Why a zero trust approach is key to cyber security now | #malware | #ransomware

When people worked mostly from offices using on-premise data centres, the perimeters of the enterprise were fairly well-defined, and IT departments could feel reasonably safe with perimeter defences against cyberattacks. That comfort disappeared when everyone started working remotely, and when large amounts of workloads started moving to the cloud.
This has brought to fore a concept that’s now widely talked about in cybersecurity – zero trust. What it means is, enterprise systems must not trust anyone or anything, must consider everyone and everything a potential threat, and must verify them every single time they try to access an internal resource.
Tushar Haralkar, security software technical sales leader for IBM’s technology sales in India, noted at our webinar last week that zero trust is not a product or a tool; it’s the overall security strategy aligned to your business goal. The principle, he said, is to distrust every user, device, application, or process. “We need to continuously evaluate access to firms’ sensitive data, looking at contextual information. Every connection must prove to be legitimate from a need perspective,” he said.

Nilesh Shirke, associate partner at EY, said in the traditional approach, firms focus on defending the perimeters and assume that every user inside the network is trusted and cleared for access. “Today, when people are working remotely, workloads are moving to the cloud, and information is shared by APIs, this traditional approach seems vulnerable,” he said.
The pandemic, he said, has thrown a new challenge for organisations to secure remote work and identify legitimate users from all types of people trying to get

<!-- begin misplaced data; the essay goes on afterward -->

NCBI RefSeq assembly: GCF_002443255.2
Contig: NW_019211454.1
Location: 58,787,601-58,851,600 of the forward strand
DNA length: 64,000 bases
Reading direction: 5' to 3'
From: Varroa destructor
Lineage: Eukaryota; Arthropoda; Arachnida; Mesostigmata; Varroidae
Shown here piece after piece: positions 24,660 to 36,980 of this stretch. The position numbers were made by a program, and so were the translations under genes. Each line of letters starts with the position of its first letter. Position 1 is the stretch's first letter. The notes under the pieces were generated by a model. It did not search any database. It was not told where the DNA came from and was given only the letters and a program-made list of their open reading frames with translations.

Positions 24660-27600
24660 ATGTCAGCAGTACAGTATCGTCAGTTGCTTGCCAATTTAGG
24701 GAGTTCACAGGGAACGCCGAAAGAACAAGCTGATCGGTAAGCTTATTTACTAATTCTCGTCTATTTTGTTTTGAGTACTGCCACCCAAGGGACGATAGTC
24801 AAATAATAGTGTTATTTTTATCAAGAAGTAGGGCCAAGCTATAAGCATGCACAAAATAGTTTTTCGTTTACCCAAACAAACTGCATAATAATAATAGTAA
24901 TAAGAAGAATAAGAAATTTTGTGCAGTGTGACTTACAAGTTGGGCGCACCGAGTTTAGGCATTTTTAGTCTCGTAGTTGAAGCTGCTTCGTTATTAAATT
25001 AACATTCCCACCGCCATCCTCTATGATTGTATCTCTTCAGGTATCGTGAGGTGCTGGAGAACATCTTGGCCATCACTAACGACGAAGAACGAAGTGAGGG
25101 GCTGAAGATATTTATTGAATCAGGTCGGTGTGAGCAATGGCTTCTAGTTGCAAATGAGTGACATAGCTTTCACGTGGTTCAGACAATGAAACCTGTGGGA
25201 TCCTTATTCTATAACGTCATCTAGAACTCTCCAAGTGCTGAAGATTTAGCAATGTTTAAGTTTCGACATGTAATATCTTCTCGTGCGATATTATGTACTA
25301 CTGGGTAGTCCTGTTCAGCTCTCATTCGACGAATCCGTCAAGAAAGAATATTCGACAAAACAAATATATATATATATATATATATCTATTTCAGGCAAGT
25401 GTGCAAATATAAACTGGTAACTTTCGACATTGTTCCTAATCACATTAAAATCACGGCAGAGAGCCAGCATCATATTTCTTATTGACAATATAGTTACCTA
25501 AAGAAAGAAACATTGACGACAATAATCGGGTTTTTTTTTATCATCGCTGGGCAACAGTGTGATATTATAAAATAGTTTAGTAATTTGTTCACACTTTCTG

into your networks. “Every day we get to hear about ransomware attacks. Being proactive is critical,” he said.
Mayank Vaish, vice-president of identity and access management at cybersecurity firm Aujas, said zero trust is about identity centric security – instead of perimeter based security. Every identity itself, he said, is today a perimeter. Vaish said that given the massive automation happening, identities for non-humans have also become very important.
Haralkar said a core principle of zero trust must be to enable ?least privilege’ and provide minimum access based on the job role. “Firms are hardening devices so that only whitelisted application processes have access to data. So, even if there is a ransomware attack on any end point, it will not be able to access the data,” he said. A big challenge today, he said, is also to get consistent security across multiple clouds. Zero trust, he said, will help you get visibility into where your critical data is lying, and then you will start monitoring it closely.
Does zero trust slow down access? No, said Vaish. There are technologies like password-less sign-in, he said, that ensure seamless access.

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